Next James writes that heavenly wisdom is “full of mercy.” Since it’s full, that means there is no room for anything else. Every square inch of a truly wise person is filled with mercy. The spirit of this world is one of retribution. The base ethic of humanity is to give people what we perceive they deserve. Praise for praise. Curse for curse. Eye for eye. Tooth for tooth. Life for life. But those filled with heavenly wisdom ascend above the spirit of this world. Their treatment of others is not determined by what they think the other person deserves. That’s not the way of heavenly wisdom. If you have heavenly wisdom, then you are guided by mercy. And that means: no matter what others do to you, you treat them in ways that promote their restoration, healing and wholeness.

Heavenly wisdom is also “full of good works.” In other words, it is far more than mere pity which may or may not lead to action. Heavenly wisdom is also impartial. It shows no favoritism. It treats all with equal respect. And finally, heavenly wisdom is without hypocrisy. It is genuine and sincere.

Results of Heavenly Wisdom: That … is the list of character traits God longs to develop in each of us. And oh how the world would be a better place if more Christians embraced this vision of heavenly wisdom! For you see, this kind of wisdom produces results that are very different than those produced by earthly wisdom. In verse 18, James states that heavenly wisdom results in “a harvest of righteousness [being] sown in peace by those who make peace.”

This is the effect Christians are to have in the world! Christians are to be peacemakers who use peaceable means to bring about a harvest of righteousness! Being a peacemaker is the default Christian vocation. Now, it’s important for you to know that the Greek word translated here as “righteousness” actually means far more than just this. The Greek word is dikaiosune … a harvest of dikaiosune. Dikaiosune is about seeing everything restored and made right. It’s about everything coming into conformity with the will of God. It’s about seeing people living in right relationship with God, each other and creation. When any one of these relationships moves towards restoration, dikaiosune is advancing. It’s difficult to find a single English word that fully encapsulates this concept. That’s why some English translations of this passage have James saying, “a harvest of righteousness,” while others read “a harvest of justice.” Really it’s best to say both. “A harvest of justice and righteousness is sown in peace by those who make peace.” And that last phrase, “those who make peace,” it actually uses a grammatical form of Greek that denotes continuous action. Something that is constantly being done. So this phrase is literally saying that a harvest is being sown by those who are making and making and making and making peace. They are not just occasional peacemakers. They are constantly engaged in peacemaking.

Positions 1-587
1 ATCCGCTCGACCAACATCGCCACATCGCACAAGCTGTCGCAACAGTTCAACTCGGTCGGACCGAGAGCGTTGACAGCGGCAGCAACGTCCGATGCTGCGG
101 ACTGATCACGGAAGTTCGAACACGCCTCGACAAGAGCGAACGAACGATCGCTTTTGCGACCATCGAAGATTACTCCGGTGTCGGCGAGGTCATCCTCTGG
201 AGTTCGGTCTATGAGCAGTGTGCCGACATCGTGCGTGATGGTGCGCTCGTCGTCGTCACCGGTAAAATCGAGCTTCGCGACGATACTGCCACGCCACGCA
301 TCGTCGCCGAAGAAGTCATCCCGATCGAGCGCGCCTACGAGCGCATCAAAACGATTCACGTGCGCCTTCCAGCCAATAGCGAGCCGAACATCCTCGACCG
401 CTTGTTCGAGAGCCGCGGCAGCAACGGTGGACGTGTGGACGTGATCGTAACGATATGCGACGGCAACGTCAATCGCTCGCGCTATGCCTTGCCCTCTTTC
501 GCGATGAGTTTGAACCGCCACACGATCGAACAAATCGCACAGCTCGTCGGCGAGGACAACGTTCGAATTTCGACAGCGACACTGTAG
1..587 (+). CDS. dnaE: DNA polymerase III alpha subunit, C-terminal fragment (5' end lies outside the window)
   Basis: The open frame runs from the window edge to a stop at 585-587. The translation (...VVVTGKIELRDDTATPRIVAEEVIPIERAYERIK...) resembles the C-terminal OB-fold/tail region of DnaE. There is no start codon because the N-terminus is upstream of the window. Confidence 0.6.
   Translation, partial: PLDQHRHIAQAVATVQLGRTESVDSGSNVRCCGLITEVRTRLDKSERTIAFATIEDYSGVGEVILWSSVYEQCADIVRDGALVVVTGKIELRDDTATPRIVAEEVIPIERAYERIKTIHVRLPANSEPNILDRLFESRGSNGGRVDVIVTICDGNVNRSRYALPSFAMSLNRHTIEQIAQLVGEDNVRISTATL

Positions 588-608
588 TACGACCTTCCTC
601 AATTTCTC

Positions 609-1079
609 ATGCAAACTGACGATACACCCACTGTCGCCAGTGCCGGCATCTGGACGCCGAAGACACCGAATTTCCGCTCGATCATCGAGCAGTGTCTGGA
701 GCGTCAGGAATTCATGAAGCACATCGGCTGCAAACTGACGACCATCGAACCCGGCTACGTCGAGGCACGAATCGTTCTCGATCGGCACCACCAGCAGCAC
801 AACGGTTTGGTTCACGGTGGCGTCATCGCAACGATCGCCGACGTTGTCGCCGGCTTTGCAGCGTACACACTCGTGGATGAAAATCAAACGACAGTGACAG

That, my friends, is James’ beautiful and profound description of the origin, characteristics and result of heavenly wisdom. It is his succinct summary of how God intends for Christians to live. And thankfully, James doesn’t just tell us what heavenly wisdom is like. He also shows us how to go about getting it. James tells us how to go about acquiring heavenly wisdom: